Quantitative Analysis: It’s (Not) All About The Numbers

May 7, 2018

I’m a big fan of the work of Cliff Asness and AQR (Applied Quantitative Research).  Cliff was recently on Bloomberg Radio with Barry Ritholtz. You can listen here to his Feb 21st interview.

About twelve minutes in Barry asked Cliff what it means to be a quantitative investor in which Cliff replied that “quantitative investment managers are about two things – averages and diversification.” Diversification is broadly accepted in finance, often called “the only free lunch” in investing.

Quant managers care about what works in trading and investing and what has statistically significant historical evidence to prove it. Value, momentum, and trend to name a few. Many in finance hold their beliefs about one particular style of investing (for example “active vs passive”) so closely that it’s like debating politics. To paraphrase Meb Faber, “many people have a hard time having two different points of view on investing in their head at the same time without it exploding.”

But quantitative analysis is not only about performance data. When done properly only modest and general conclusions should be drawn about the likelihood of the future to be like the past. Let’s look at an example:

Portfolio visualizer is a nice web site for backtesting passive asset allocations as far back as the early 1970’s. I took a few minutes to create a simple asset allocation of the following:

15% US equity

15% Foreign equity

15% TIP’s

25% Treasuries

15% Corporate bonds

5% REIT’s

5% Gold

5% Commodities

Cliff also talked about how quant managers like to do in sample and out of sample testing to confirm the validity of an investment strategy on both past data that you have seen as well as data you haven’t. This eliminates or at least reduces hindsight. Let’s go back in time a few years and assume for a moment it’s 12/31/2007. From 1973 to 2007 this simple asset allocation, rebalanced annually, produced some very impressive results (gross of fees and taxes as this is simply index data. Past performance doesn’t guarantee future results, and that’s one of the major points in this post):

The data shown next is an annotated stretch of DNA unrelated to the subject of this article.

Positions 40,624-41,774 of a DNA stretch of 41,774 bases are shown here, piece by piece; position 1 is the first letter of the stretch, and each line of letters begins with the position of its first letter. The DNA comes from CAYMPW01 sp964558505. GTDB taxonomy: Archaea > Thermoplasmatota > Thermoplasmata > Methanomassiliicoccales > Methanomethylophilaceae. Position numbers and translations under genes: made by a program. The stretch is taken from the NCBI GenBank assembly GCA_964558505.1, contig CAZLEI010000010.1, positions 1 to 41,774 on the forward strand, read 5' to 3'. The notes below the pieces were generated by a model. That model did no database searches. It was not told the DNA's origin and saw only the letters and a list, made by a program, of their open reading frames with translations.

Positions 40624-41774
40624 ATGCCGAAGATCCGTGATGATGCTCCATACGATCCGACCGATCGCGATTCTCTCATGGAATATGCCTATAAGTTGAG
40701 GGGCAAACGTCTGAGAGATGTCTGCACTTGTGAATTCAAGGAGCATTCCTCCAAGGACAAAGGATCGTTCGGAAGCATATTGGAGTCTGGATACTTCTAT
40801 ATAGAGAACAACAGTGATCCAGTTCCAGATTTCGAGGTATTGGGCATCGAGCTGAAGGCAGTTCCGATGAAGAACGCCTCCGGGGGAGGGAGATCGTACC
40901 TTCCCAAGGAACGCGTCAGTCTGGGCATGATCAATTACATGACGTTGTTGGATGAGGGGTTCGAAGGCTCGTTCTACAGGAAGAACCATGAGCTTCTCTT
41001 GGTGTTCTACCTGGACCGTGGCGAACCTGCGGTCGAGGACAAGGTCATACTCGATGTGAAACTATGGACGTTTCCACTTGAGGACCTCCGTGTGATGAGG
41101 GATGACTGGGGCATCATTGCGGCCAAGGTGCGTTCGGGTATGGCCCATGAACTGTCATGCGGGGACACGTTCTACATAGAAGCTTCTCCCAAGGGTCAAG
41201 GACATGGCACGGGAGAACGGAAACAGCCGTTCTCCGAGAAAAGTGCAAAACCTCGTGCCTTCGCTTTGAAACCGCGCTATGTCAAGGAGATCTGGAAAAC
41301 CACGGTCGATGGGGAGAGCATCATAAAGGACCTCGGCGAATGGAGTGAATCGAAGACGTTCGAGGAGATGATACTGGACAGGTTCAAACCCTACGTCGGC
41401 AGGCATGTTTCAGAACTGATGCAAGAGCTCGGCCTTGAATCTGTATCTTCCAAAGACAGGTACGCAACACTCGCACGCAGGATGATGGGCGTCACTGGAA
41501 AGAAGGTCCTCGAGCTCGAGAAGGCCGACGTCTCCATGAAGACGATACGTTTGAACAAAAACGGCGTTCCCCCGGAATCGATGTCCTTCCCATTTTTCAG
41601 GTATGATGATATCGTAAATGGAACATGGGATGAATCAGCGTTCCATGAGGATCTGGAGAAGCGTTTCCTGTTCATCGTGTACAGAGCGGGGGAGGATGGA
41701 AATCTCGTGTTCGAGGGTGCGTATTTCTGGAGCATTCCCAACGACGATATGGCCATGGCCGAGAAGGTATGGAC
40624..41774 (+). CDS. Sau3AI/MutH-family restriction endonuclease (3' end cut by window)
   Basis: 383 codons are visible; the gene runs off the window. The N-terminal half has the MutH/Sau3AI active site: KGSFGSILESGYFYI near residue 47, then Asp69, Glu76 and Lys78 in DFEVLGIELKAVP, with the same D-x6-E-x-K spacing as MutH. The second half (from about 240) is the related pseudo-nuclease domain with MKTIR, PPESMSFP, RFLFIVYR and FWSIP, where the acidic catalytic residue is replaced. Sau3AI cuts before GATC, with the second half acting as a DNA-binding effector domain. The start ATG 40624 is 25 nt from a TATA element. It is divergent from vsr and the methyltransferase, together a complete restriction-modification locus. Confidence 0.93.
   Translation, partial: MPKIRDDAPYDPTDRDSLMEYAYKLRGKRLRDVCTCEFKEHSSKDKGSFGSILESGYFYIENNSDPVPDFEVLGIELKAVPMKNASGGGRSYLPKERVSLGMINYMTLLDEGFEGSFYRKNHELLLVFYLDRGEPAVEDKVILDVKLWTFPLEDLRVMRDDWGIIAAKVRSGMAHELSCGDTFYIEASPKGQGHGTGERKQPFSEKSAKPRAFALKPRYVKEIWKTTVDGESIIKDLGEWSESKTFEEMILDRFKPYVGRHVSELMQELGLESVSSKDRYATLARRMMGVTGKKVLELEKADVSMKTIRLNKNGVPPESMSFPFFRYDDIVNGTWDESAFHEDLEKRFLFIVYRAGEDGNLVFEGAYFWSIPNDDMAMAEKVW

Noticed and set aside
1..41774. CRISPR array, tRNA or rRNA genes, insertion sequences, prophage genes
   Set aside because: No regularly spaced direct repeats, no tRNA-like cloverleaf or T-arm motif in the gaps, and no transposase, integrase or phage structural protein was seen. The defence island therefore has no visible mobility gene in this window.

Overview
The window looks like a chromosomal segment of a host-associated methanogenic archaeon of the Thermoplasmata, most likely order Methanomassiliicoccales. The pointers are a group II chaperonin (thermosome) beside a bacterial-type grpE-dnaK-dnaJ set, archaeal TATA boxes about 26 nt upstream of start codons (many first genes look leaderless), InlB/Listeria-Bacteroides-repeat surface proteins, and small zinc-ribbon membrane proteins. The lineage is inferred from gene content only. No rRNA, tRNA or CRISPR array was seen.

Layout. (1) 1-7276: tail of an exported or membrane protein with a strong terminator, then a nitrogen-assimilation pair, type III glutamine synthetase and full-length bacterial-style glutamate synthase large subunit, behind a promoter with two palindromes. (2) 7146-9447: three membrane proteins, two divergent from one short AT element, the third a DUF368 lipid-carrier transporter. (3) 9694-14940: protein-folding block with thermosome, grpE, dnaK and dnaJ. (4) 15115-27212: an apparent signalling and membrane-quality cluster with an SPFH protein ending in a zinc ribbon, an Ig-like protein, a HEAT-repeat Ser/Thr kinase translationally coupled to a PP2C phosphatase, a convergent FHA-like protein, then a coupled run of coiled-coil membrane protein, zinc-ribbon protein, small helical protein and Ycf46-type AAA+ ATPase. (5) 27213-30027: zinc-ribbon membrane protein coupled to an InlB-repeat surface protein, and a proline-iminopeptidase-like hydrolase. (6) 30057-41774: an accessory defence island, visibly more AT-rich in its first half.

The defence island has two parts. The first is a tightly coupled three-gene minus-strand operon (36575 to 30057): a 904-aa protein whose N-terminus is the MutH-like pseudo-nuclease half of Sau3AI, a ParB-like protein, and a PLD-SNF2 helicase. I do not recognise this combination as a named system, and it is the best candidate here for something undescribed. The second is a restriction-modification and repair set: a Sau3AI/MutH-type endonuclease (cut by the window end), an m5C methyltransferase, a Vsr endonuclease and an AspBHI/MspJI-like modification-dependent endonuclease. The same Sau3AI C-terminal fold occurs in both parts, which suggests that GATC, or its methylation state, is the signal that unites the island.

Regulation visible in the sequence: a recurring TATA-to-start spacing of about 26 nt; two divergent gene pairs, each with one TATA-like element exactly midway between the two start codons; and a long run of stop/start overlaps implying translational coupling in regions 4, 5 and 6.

Annualized return: 11.34%

Annualized volatility: 7.82%

Sharpe Ratio: .65

Worst Year: -3.65%

Here is the wrong way to review this information: “Wow, this portfolio makes over 11% per year, 32 out of the last 35 years, and can only lose -3.65%? I can easily stomach that kind of risk! I know my advisor told me not to focus too much on the past or something, but I wasn’t really listening because I was focused on the numbers and this looks as good as guaranteed to me!” 

Now let’s look at 2008-2014 and consider it “out of sample” results since at the time we didn’t know how it would work out:

Annualized return: 6.06% (47% lower)

Annualized volatility: 10.54% (35% higher)

Sharpe: .57 (12% lower)

Worst Year: -12.21% (234% higher)

Since 2008, every performance measurement has been worse than 1973-2007. But is there actually anything “wrong” with this portfolio? Not at all. 2008 was a historic global sell-off in asset classes and 7 years is a relatively small sample size. The problem that investors run into is focusing WAY too much on past performance without taking into consideration market conditions from a much higher level.  Humans tend to think the recent past will continue on forever, which is known as recency bias. Now analyzing this simple portfolio over the entire period of 1973-2014 gives an annualized return of 10.44%, and it will continue to change every year! Just like reviewing it only from 2009-2014 produces an annualized return of 9.46%. So is this portfolio going to make 6%, 9%, 10%, or 11% annually going forward? Probably all of them, it will just depend when you look at it. The only thing I’d be pretty confident in is that a portfolio like this will continue to provide real returns over the long term. Quantitative analysis can be an extremely powerful process for building evidence based investment strategies and portfolios. But there is a right way and a wrong way to do it.

“Thus timing, and in particular the selection of the beginning point and end point for studying a performance record – plays an incredibly important role in perceptions of success or failure” -Howard Marks

“No strategy is so good that it can’t have a bad year or more. You’ve got to guess at worst cases: No model will tell you that. My rule of thumb is double the worst that you have ever seen.” -Cliff Asness, AQR

“When investing over the long run, all you can have confidence in is that…holding assets should provide a return above cash…That’s it. Anything else (asset class returns, correlations, or even precise volatilities) is an attempt to predict the future.” -Ray Dalio, Bridgewater Associates

“You must be rigid in your rules and flexible in your expectations. Most traders (and investors) are flexible in their rules and rigid in their expectations.” -Mark Douglas